"The Ladies of Salem Celebrate Part 2," Salem Daily Capital Journal, November 22, 1912, 4.



The Ladies of Salem Celebrate
Capacious Moose Lodge Rooms Filled to Overflowing by Ladies to Celebrate the Victory of Suffrage.
      A large number of members and friends of the Capital City Equal Suffrage League held a rousing celebration yesterday afternoon at the Moose hall in the Derby-Lafky building in honor of the recent victory for the enfranchisement of women. With the strains of sweet music filling the hall and the flow of oratory by the speakers, the victory was fittingly and appropriately observed, making the day one long to be remembered by those attending.
As the crowd gathered music was furnished by the Peerless orchestra, which was stationed in the balcony of the spacious lodge room, and it was a fitting occasion for Salem ladies to become better acquainted with the leaders of the equal suffrage movement In [sic] Oregon, and and to voice their praises of the success of the cause which has been almost a life work for some of those who have espoused it. The receiving committee was composed of Mrs. Olive England-Enright, Mrs. Minerva Eaton, Mrs. Mary Allen, Mrs. F. B. Southwick, Mrs. Davis and Mrs. Richard Cartwright. As the ladies entered they were welcomed in the name of the league which they represented. Mrs. D. R. Yantis, Mrs. Ed. Baker, Mrs. Wm. Burghardt, Jr. Mrs. Chauncey Bishop and Miss Lena Hutton assisted the receiving committee.
Mr. P. H. D’Arcy acted as presiding officer of the meeting, and in assuming his duties in this connection addressed the meeting on the subject of “The Progress of Centuries.” Judge D’Arcy said: “The women of Oregon have every reason to rejoice. It has taken a long time to reach this high degree of development which we are now able to enjoy, and this last victory is but the culmination of the centuries. It has been said that the star of empire takes its course westward, but I say that the course of this star shall be eastward, as I believe that the intelligence and enlightenment of the western people will be a lesson to the conservative East.” Mr. D’Arcy closed his speech with the quotation “There is a tide in the affairs of men which, if taken at the flood, leads on to fortune,” and the judge said, “we are now at that tide.”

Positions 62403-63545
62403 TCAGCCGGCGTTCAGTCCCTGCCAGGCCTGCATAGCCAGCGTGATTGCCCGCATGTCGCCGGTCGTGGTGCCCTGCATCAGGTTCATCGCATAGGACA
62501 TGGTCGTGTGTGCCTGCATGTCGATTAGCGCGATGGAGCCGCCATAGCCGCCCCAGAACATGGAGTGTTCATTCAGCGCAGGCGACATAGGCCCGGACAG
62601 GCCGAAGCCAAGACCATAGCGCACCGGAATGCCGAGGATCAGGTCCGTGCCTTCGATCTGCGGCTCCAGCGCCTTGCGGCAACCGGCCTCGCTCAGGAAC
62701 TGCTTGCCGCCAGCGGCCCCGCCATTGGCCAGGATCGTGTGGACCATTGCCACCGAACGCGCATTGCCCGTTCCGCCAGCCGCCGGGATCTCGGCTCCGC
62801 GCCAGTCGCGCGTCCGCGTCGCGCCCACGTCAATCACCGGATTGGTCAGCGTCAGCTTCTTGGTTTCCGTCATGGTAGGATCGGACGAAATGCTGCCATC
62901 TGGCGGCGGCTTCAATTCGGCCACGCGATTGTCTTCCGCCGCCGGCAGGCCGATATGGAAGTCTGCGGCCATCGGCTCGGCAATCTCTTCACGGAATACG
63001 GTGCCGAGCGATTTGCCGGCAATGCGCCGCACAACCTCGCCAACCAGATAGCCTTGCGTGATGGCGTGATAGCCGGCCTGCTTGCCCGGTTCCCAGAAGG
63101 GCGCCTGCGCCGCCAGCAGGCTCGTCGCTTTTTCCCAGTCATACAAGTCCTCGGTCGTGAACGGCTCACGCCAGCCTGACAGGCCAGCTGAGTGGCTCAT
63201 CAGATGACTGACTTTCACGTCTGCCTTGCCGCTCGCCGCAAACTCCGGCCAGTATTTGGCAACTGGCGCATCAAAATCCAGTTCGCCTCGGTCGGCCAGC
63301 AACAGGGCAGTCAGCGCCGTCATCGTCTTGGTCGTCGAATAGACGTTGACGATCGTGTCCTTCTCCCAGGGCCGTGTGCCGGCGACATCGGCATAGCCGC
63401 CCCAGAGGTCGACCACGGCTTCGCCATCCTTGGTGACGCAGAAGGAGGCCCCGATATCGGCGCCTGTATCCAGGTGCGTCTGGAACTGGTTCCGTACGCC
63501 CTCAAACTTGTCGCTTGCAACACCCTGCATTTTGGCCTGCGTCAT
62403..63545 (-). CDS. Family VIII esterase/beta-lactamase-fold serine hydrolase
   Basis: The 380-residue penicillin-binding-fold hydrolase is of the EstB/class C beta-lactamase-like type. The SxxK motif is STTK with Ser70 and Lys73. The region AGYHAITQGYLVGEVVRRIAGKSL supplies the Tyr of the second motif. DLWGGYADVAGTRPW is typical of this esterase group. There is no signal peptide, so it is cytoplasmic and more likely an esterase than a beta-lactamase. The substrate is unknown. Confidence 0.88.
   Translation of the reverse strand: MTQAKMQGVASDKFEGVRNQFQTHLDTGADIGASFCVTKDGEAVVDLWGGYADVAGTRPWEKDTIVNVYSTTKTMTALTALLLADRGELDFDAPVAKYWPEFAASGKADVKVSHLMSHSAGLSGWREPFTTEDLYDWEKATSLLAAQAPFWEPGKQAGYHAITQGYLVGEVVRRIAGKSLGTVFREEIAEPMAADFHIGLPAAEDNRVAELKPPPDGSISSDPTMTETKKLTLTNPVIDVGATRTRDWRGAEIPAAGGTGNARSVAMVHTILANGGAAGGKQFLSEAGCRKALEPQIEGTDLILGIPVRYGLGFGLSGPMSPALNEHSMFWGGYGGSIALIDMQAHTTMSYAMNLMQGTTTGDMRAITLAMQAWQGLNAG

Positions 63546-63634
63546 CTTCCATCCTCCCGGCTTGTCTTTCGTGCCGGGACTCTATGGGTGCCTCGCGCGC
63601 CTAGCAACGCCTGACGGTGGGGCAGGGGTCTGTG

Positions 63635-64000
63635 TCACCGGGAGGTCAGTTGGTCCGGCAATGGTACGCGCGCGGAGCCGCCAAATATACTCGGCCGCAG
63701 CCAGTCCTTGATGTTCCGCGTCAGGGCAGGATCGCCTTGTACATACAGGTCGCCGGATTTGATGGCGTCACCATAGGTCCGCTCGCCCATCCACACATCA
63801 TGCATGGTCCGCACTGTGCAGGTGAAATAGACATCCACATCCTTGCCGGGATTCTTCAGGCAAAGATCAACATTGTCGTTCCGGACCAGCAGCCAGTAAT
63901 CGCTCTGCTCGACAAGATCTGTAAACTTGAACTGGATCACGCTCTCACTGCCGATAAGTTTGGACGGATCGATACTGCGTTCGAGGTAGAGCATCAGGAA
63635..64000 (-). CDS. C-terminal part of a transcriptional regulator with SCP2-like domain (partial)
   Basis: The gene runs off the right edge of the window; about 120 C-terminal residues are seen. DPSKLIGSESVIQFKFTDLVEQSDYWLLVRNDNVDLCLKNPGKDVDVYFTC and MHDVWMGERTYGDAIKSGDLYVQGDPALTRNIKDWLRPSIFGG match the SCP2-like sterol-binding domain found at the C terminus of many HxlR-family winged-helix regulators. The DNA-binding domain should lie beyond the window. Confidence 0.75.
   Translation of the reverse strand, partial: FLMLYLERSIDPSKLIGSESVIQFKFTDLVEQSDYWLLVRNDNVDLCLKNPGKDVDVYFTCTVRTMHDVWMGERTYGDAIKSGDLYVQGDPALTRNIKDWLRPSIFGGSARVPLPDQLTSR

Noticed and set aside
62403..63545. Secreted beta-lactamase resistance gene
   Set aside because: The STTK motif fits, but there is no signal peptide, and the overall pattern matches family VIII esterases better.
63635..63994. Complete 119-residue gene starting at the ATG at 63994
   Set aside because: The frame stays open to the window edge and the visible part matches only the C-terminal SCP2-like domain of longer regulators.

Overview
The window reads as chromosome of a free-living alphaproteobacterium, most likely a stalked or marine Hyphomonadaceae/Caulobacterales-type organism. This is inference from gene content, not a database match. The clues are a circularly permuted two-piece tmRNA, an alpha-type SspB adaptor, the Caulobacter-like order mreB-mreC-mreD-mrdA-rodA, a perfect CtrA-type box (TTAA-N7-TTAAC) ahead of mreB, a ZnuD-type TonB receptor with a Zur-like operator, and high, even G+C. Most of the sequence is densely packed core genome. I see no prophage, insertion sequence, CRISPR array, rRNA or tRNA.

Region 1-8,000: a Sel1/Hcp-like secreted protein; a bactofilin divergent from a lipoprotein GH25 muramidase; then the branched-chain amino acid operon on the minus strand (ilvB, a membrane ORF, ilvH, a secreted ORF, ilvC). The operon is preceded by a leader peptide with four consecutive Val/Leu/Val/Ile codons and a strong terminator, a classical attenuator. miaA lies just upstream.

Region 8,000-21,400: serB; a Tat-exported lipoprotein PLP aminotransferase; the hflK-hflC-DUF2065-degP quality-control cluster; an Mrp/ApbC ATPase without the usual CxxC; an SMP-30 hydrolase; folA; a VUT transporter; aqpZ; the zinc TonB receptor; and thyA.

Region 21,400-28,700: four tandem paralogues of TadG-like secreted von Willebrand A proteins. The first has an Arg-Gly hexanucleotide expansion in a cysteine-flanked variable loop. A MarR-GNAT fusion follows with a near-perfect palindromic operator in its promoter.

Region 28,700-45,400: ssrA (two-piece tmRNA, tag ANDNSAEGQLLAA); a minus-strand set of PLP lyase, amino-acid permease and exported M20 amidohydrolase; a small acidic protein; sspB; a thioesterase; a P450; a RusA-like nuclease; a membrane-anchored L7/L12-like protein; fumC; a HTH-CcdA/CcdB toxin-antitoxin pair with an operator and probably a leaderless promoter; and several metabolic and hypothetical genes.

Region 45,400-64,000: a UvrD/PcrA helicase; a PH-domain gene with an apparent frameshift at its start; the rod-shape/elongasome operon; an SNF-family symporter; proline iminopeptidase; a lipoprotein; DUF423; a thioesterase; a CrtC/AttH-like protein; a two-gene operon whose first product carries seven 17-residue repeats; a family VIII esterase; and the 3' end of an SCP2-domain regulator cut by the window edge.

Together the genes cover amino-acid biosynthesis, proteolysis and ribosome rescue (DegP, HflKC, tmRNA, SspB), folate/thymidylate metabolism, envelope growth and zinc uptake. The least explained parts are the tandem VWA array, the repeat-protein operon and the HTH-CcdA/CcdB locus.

Mrs. Olive England-Enright followed the speech of Mr. D’Arcy with an address of welcome, in which she took occasion to thank the Moose lodge for the use of their magnificent hall in which to hold the reunion and celebration. She closed by asking the orchestra to play “Hail Columbia,” which, she said, expressed her sentiments exactly.
Mayor-elect Dr. B. L. Steeves was the next speaker. He said that he had come to the meeting just to show the ladies that his heart was in the right place, stating that as far back as he could remember he had always favored equal suffrage. He said he had never heard a single logical argument against the enfranchisement of women. Among other things the mayor-elect said: “I congratulate you upon being elevated to your proper place, and know that you are going to do a great deal of good with the franchise. I will stand with the women of Salem for any legislation that will make the Capital City a better place in which to raise our children, and to this end I want the earnest and intelligent cooperation of the women.”
Other speakers were Mrs. F. B. Southwick, W. I. Tooze, Uncle John Minto, Mrs. Sarah Oliver, Dr. Fletcher Herman and Mrs. Davis Errett.
A woman may get to understand a lot of important things by not having a husband to explain them to her.

1912 November Permalink
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